Everyday, another hospital merger is announced, but what are the duties of hospital directors in approving such a merger? Similarly, everyday another mega-medical group is formed or dissolved, but what are the duties of the physician directors who vote in favor of their group joining the mega-group, or who vote in favor of the dissolution?
These questions, at least in Maryland, are now a little easier to answer, because Maryland's intermediate appellate court, in Wittman v. Crooke, recently decided that the directors of Baltimore Gas and Electric Company (BGE) did not breach their duties to BGE stockholders in approving a proposed merger with Potomac Electric Power Company (PEPCO).
A. The Business Judgment Rule in Maryland
Directors of a corporation have a fiduciary duty to the corporation and its stockholders. This fiduciary duty is comprised of two elements: a duty of care and a duty of loyalty. So long as a director has not breached these fiduciary duties, courts will not second guess the business judgment of the directors-this is known as the business judgment rule.
Maryland has codified the business judgment rule as follows: a director shall perform his or her duties as a director, including his duties as a member of a committee of the board on which he or she serves: (1) in good faith; (2) in a manner he or she reasonably believes to be in the best interests of the corporation; and (3) with the care that an ordinarily prudent person in a like position would use.
In evaluating a significant proposed transaction, a board of directors must obtain advice from outside professionals and experts to fulfill their duty of care to act on an informed basis. A director may rely on information provided by a professional or expert, including a lawyer, investment banker or certified public accountant, as to a matter that the director reasonably believes to be within that person's professional or expert competence.
The courts generally will not interfere with the actions of directors unless it appears that they are the result of fraud, dishonesty or incompetence. If directors properly exercise their business judgment, they will not be liable unless their acts constitute gross negligence, waste of corporate assets or culpable negligence.
B. Interested Director Transactions
In considering a proposed transaction, a director may be faced with a conflict of interest between that director's interests and the best interests of the corporation. The applicable Maryland statute provides in the case of an "interested director" that the taint of conflict may be removed by (1) approval or ratification, following full disclosure, by (a) a majority of disinterested directors or (b) a majority of disinterested shareholders; or (2) proof by the interested director that the transaction was fair and reasonable to the corporation.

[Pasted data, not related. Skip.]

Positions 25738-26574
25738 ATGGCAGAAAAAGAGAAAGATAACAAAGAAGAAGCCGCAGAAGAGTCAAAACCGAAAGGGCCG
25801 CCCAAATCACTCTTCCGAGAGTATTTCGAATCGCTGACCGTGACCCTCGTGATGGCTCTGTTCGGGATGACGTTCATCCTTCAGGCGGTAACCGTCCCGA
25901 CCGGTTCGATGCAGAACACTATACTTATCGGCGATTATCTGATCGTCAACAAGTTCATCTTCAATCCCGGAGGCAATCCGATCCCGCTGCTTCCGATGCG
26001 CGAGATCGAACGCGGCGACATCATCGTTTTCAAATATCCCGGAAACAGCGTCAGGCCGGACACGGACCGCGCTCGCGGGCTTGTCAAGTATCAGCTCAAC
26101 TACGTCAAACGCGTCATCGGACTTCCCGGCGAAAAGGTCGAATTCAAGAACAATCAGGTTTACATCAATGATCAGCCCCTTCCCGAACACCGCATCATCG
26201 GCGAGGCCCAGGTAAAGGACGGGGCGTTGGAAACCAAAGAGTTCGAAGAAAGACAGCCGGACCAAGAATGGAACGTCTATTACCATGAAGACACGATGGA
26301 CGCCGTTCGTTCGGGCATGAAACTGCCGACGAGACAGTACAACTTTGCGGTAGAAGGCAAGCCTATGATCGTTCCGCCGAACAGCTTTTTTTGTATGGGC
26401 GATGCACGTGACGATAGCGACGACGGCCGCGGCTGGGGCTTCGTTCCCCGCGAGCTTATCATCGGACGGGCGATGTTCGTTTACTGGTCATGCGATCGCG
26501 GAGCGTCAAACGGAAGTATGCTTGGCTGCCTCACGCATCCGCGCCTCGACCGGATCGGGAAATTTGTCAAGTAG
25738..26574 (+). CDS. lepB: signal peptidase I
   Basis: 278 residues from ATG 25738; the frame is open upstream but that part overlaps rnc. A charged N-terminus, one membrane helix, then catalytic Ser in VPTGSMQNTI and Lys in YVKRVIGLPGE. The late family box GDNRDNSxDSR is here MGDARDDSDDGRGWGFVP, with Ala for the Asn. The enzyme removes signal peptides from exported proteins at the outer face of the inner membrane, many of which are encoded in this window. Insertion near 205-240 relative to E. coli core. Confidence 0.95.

C. The Facts of Wittman v. Crooke
On September 25, 1995, BGE announced that it had entered into a merger agreement with PEPCO. That same day a BGE stockholder filed suit against BGE's board of directors alleging that they had breached their duties of care and loyalty in approving the merger.
The stockholder based her claim on the theory that all of BGE's directors were "interested directors" and thus prohibited from deciding on the merger because each director had the potential of being named to the new company's board of directors. The stockholder further alleged that the investment advisors retained by the board, Goldman Sachs & Co. (Goldman), were "interested" because if a merger were concluded Goldman would earn an $8,500,000 fee; thus, the board could not rely on Goldman's advice.
Subsequently, the merger was approved at a special meeting of BGE's stockholders by more than 97% of the votes cast.
D. The Holding of Wittman
The Wittman court stated that the prospect of being appointed as an officer or director of a larger, more prestigious company is not a "special benefit" that results in a conflict of interest. Since every director of BGE had the same "interest," the court held that, as a matter of law, the mere potential to become a director of the merged corporation was not a sufficient interest to brand the transaction as an "interested director transaction."
As to the assertion that the directors breached their duty of care by relying on the advice of Goldman, which would receive a large fee upon the successful completion of the merger, the court held that this allegation was not supported by the facts or by a fair inference under the circumstances.
The court also went a step further and stated that, even if the directors should not have relied on the advice of an "interested" advisor, after full and fair disclosure "the stockholder vote ratified the transaction" and therefore extinguished the duty of care claim.
The court's ruling in Wittman demonstrates the value of full disclosure when seeking stockholder approval of proposed corporate transactions. Directors can also find solace in knowing that insubstantial benefits will not be viewed as impinging on their duty of loyalty.